Frank Darabont has traded zombies for mobsters.
The former Walking Dead showrunner's latest project is Mob City, based on the John Buntin book L.A. Noir: The Struggle for the Soul of America's Most Seductive City. The book focuses on the battle between gangster Mickey Cohen (Jeremy Luke) and legendary L.A. Police Chief William Parker (Neal McDonough), but the series features a younger Cohen who served as a right-hand man to infamous gangster Bugsy Siegel (Ed Burns).
The idea for TNT's new drama (Wednesday, 9/8c) was born out of a trip Darabont took a few years back. "When I found the book L.A. Noir, I didn't even know what it was," he tells TVGuide.com. "I thought it might be short stories or something. I grabbed it off the shelf at LAX and dove into it and found that it was non-fiction and really the best non-fiction treatment of this era and this subject matter that I've ever read. I couldn't put it down for like two days."
Darabont's love for all things noir, however, actually pre-dates his discovery of Buntin's book. "It's like a genetic disposition to like certain things," he says. "I've always been a huge fan of science fiction, the cinema and literature of the fantastic and I've always been a huge fan of noir. I don't know why, but even when I was a kid, if something was on TV — some black-and-white thing with high-key lighting, desperate dames, tough guys, somebody working an angle and their life is in danger with that noir vibe — I just had to watch it."
At its center, Mob City is about the war between mobsters and police for the soul of L.A. in the 1940s, where the criminal world had stretched into the ranks of the police department. But William Parker, a boy scout in his era, was determined to clean up the trash. "Parker fought a war on two fronts because he was not just going up the mob, he was going up against the corrupt elements in the LAPD, which were vastly corrupt at that time," he says. "Half the cops were on the mob's payroll at that time. It was an accepted and expected thing. He realized he couldn't make any head way against the criminals unless he cleaned them out of his own department. That's a big story to tell right there."
In comparison, the mobsters working for Bugsy, including Mickey, Sid Rothman (Robert Knepper) and Ned Stax (Milo Ventimiglia) were "simpler creatures," Darabont says. "They just wanted to own what they owned and do what they do with impunity, and pay off the guys who were supposed to stop them. Once Parker was putting a stop to that aspect of it, the heat got turned up on the mob, too. It's a fascinating dynamic of the balance of cause and effect."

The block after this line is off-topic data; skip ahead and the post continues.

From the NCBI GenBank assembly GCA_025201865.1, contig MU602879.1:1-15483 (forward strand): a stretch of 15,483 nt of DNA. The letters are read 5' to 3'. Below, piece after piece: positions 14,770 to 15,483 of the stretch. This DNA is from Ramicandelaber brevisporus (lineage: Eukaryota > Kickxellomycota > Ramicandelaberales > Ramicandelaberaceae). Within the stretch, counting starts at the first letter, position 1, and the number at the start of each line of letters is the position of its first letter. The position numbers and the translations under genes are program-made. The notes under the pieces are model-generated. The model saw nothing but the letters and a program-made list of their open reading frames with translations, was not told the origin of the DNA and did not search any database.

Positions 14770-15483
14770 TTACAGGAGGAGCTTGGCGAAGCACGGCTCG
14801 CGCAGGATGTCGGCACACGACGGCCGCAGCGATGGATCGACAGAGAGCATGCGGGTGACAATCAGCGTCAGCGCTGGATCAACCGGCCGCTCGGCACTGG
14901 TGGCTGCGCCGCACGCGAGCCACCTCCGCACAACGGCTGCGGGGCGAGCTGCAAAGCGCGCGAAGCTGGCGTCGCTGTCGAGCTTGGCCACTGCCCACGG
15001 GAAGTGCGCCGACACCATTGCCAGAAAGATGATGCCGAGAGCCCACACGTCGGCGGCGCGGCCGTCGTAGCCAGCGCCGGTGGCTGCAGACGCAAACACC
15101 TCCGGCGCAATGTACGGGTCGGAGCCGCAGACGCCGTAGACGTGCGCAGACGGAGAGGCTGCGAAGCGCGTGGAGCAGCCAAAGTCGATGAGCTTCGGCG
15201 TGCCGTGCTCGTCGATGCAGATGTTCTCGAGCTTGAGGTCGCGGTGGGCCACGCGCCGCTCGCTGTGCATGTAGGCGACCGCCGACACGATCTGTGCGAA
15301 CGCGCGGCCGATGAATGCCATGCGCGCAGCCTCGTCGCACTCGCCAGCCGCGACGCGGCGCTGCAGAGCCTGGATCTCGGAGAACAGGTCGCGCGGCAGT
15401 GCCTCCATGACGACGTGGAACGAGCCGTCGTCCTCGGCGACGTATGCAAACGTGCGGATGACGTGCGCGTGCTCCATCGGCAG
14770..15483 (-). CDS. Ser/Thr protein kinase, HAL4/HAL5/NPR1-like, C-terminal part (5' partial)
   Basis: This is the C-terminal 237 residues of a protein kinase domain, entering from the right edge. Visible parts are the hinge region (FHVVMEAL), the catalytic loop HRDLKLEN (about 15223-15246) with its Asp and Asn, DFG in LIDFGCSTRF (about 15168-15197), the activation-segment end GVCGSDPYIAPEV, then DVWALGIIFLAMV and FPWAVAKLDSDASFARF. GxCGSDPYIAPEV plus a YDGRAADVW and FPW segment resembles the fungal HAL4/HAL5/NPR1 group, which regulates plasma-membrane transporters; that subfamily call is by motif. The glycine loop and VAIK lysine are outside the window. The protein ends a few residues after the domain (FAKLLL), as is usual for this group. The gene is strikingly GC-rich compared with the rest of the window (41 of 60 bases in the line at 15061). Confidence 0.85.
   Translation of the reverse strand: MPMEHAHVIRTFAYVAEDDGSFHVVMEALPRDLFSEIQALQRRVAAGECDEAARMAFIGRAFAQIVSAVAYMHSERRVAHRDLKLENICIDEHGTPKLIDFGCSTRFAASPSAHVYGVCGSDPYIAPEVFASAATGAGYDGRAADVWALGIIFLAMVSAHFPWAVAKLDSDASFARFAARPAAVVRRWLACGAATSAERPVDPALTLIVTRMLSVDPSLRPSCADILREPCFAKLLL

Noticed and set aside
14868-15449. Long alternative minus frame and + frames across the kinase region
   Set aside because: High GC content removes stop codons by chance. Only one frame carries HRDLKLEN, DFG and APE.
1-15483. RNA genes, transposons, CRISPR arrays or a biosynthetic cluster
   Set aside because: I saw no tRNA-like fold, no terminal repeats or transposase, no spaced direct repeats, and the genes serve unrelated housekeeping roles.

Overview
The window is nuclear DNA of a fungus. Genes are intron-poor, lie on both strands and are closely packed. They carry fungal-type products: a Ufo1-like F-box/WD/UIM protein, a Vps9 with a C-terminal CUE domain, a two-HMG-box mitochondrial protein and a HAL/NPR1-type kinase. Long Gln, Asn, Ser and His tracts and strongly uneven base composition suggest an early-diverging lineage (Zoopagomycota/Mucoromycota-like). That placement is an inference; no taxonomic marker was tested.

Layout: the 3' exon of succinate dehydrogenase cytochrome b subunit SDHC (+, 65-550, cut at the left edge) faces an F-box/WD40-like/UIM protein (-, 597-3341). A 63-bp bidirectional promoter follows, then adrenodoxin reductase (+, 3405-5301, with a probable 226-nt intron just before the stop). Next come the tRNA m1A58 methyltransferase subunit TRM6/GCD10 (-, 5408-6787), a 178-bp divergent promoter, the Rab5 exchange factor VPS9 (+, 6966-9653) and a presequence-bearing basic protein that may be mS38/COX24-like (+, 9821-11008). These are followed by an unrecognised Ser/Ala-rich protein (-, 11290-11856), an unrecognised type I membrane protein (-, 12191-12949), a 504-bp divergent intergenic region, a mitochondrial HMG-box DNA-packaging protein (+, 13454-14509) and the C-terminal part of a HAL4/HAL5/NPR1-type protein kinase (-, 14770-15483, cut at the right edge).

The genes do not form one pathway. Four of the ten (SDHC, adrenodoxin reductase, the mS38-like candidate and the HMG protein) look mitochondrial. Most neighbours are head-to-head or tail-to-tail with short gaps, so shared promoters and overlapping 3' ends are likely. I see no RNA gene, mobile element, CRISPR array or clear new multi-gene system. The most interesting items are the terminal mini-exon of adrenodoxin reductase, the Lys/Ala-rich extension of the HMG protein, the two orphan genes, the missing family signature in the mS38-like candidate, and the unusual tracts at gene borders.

However, not everything in Darabont's gritty world of old Los Angeles is based on realism. For instance, Joe Teague (Jon Bernthal), a former Marine-turned-police officer caught between the mob and the cops, was actually created as a way for Darabont to showcase a different side to the story that may not have been documented. "I've always loved history, but I've always loved the history under the history; that you can totally make up. The hidden stuff that a guy like John Buntin wouldn't have access to knowing. I'm sure there were a lot of stories that never went public. We can make that stuff up," Darabont says. "I needed a way into this non-fictional world that Buntin had written."
Thankfully, Darabont already knew he had the perfect actor on hand when he was crafting the character. "It was the opportunity to write the noir hero that I'd always kicked around in my head. I knew I had Jon Bernthal, who is the perfect period tough dude. He's not showboating being this tough guy. He just is," Darabont says. "He's very much a representative of the guys who came back from [World War II] and had to make sense of the world that was here now that that war had ended and that mass slaughter had ceased. We have to fit into polite society again."
But on bigger historical moments — like Bugsy's ultimate demise — Darabont says the show will stay true to the facts. Unlike other works about this era, such as L.A. Confidential, Darabont sees the added value in chronicling this story over a longer period of time, should the event series get picked up for a second season. "The material is so rich, we can ride this particular train for a very long time and keep the stories fresh and compelling," he says. "And by the end of it, have a real study of how a city changed over a period of time because of the people in it."
Mob City premieres Wednesday at 9/8c on TNT. Will you be watching?